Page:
Dioceses often sent accused priests for treatment or counseling before giving them a new assignment.

It was a “proven method of the era” in the 1950s, ’60s and ’70s, said Lumpe, who also is rector at St. Joseph Cathedral, Downtown.

“Obviously, we know better as a church now,” Lumpe said. “Now, we’d never do that.”

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Today, priests who have been accused are suspended while they undergo a church investigation to decide whether the allegation is credible, Monsignor Stephan Moloney, vicar for priests and victim assistance coordinator of the Columbus Diocese, said in March. If the accusation is found to be credible, the priest is removed from ministry.

As soon as Moloney receives an allegation, he said, he reports it to law-enforcement officials, and their investigations usually run concurrently. Clergy members in Ohio also are “mandated reporters,” meaning they are required by state law to report suspicions of abuse, but there are exceptions. Priests, for instance, aren’t required to divulge information received during confession.

Being moved around from assignment to assignment is the first red flag marking a potentially abusive priest, said Thomas Doyle, a former priest who now serves as an expert witness in many cases of alleged sexual abuse by priests.

“They silently transfer priests,” said Doyle, who lives in northern Virginia. “When you see them moving around a lot, that’s one way of dodging the people.”

Lumpe said a priest might leave a parish for a variety of reasons before his six-year term is up, including health issues, a desire to serve another parish, or not being a good fit. No matter the situation, the moves are always made in consultation with the bishop, he said.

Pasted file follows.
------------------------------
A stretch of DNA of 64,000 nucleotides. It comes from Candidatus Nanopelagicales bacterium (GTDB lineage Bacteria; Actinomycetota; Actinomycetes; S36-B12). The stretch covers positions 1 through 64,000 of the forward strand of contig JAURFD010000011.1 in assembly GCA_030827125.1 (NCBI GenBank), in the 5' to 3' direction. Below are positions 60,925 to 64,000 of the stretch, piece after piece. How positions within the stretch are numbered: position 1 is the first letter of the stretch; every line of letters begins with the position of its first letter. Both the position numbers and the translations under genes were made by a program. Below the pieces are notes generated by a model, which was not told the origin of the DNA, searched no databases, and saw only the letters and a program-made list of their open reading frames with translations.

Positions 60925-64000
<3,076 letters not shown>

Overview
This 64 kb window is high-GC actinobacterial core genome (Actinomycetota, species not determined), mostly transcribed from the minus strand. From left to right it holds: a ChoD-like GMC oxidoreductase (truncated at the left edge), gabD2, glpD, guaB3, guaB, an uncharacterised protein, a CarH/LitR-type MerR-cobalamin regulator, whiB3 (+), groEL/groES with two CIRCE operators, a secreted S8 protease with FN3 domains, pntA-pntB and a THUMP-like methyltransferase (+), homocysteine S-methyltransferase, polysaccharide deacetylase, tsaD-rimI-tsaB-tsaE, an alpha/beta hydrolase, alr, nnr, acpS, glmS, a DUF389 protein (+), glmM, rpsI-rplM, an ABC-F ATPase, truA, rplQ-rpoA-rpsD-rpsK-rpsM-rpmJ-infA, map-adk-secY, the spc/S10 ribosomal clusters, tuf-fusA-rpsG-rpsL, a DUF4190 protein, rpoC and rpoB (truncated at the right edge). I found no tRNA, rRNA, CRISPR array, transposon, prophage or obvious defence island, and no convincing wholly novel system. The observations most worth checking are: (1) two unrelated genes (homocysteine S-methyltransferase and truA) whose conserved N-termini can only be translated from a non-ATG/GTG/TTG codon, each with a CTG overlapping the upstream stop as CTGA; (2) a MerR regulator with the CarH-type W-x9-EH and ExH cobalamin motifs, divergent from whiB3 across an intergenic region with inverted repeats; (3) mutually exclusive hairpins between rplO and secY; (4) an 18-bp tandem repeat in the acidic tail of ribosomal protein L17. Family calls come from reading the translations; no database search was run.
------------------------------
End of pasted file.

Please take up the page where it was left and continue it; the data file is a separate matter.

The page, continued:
The publisher of the Catholic directory receives information from dioceses about the priests serving within their boundaries, said Terry McKiernan, co-president of Bishop Accountability, a national nonprofit group that tracks allegations of abuse by Catholic officials and publishes it on its website. He and Doyle said some dioceses could have left out details in the information they sent, or used code words such as “sick leave,” “leave of absence” or “sabbatical” to disguise a priest’s location. However, there is no evidence the Columbus diocese did this.

“If a priest is sent away for treatment, that treatment center is never listed in the Catholic directory,” McKiernan said.

Other times, Doyle said, dioceses will say that an abusive priest has a problem with alcohol or drugs or a behavioral health condition such as depression or schizophrenia to protect his reputation and allow him to reenter service if he completes treatment.

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There also can be lapses in tracking a priest’s whereabouts through the directories, McKiernan said.

“They can just disappear from the directory,” he said. “I’ve seen priests vanish for 15 years.”

About 11 priests on the Diocese of Columbus list had no recorded whereabouts for at least a year during their careers; 14 were listed as absent or on leave at some point, and five were on special assignment.

When asked about how it categorizes priests’ leave and whether a priest had ever been moved or sent to a treatment center after sexually abusing minors, the diocese responded with a prepared statement that it had previously supplied.